2016 Theme: Access to Information and Fundamental Freedoms – This Is Your Right!
“On this World Press Freedom Day, I urge all Governments, politicians, businesses and citizens to commit to nurturing and protecting an independent, free media. Without this fundamental right, people are less free and less empowered. With it, we can work together for a world of dignity and opportunity for all.”
– Secretary-General Ban Ki-moon
Freedom of Information as Fundamental Freedom and Human Right
Freedom of information can be generally defined as the right to access information held by public bodies.
As it is explained in the UNESCO publication Freedom of Connection, Freedom of Expression (2011): “In so far as freedom of expression is deemed to be one of the fundamental civil rights supporting democratic processes, freedom of information is required in order to ensure that citizens can vote in an informed way, and that they can hold their governments accountable through public scrutiny.”
Furthermore, in the UN Human Rights Committee’s General Comment 34 on Article 19 of the International Covenant on Civil and Political Rights (ICCPR), the connections between imparting expression and access to information is strongly linked to the right for the citizens to take part in public affairs. Journalism has a major role to play in this regard. The right to information is linked to wider transparency in society, as highlighted in the 2015 UNESCO study ‘Keystones to foster inclusive Knowledge Societies: Access to information and knowledge, Freedom of Expression, Privacy, and Ethics on a Global Internet’, mandated by the UNESCO Member States.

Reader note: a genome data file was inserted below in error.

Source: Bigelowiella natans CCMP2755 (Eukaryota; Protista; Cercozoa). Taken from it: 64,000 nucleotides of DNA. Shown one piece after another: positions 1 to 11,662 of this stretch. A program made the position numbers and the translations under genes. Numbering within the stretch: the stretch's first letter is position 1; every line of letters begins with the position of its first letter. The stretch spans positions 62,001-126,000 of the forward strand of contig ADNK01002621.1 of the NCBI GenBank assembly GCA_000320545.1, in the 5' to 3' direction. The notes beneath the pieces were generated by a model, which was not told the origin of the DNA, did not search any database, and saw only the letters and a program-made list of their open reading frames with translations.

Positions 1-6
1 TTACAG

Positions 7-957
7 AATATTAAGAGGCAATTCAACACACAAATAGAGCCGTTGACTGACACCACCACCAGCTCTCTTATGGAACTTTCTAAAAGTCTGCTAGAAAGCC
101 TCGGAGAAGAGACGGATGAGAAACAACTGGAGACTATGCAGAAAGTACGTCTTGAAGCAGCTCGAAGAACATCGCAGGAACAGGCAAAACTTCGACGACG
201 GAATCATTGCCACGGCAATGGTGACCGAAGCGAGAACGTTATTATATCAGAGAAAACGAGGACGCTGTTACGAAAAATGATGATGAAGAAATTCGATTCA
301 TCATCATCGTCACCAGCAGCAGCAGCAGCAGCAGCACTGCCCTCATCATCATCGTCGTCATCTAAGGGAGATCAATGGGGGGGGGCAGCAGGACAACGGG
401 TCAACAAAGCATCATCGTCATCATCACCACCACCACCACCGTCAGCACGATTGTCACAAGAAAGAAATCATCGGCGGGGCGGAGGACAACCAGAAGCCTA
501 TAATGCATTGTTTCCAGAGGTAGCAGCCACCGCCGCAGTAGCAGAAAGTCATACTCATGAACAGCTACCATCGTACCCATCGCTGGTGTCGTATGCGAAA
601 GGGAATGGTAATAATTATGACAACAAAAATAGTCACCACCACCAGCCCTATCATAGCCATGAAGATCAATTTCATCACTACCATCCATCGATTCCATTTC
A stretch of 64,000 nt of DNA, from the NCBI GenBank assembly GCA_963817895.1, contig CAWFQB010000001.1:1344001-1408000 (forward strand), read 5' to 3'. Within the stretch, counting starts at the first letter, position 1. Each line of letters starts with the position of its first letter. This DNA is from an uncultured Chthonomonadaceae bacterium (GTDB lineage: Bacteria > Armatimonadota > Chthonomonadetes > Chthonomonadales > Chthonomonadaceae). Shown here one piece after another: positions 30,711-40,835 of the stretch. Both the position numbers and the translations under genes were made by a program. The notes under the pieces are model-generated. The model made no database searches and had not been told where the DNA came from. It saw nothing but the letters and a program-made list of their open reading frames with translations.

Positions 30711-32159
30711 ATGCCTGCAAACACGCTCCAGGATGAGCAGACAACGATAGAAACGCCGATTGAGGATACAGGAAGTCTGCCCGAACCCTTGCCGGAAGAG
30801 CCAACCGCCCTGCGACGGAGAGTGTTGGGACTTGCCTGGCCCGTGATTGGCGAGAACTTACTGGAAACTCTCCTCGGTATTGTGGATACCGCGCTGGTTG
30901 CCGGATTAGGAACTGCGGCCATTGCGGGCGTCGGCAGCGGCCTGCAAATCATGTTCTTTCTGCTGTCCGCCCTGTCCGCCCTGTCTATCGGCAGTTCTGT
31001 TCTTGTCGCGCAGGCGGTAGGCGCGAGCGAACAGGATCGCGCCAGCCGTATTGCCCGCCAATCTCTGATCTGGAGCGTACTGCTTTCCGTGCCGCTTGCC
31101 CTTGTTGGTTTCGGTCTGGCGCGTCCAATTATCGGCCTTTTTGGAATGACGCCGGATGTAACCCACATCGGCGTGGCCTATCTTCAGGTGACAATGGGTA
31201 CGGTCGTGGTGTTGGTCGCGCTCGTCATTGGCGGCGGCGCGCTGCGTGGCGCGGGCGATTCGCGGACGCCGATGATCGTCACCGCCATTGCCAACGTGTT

The study further underscores the importance of user empowerment to deal with information and communications, such as through Media and Information Literacy. Again, journalism is central to all these aspects. A major obstacle to open access to information is overreach in governmental secrecy. States should be able to keep some information confidential in line with legitimate purposes and processes set out in international human rights laws. However, information from administrative and executive authorities, concerning for example laws and public expenditure, should generally be accessible to everyone. Hence, freedom of information both helps provide oversight over governmental bodies, as well as the possibility to hold them accountable, and this right strengthens the relevance of press freedom and independent journalism.
Since the adoption of the world’s first freedom of information law in modern-day Sweden and Finland in 1766, more than 90 other countries have adopted such provisions. However, there are issues such as whether exceptions are narrowly tailored; whether there is protection for whistle-blowers, and whether there is impact on relevant information held by private entities. Implementation of freedom of information raises issues such as whether the laws are well-known, in terms of high public awareness; whether requests are administered efficiently and whether there are high fees for the requester; and whether information is published by own initiative or released upon request.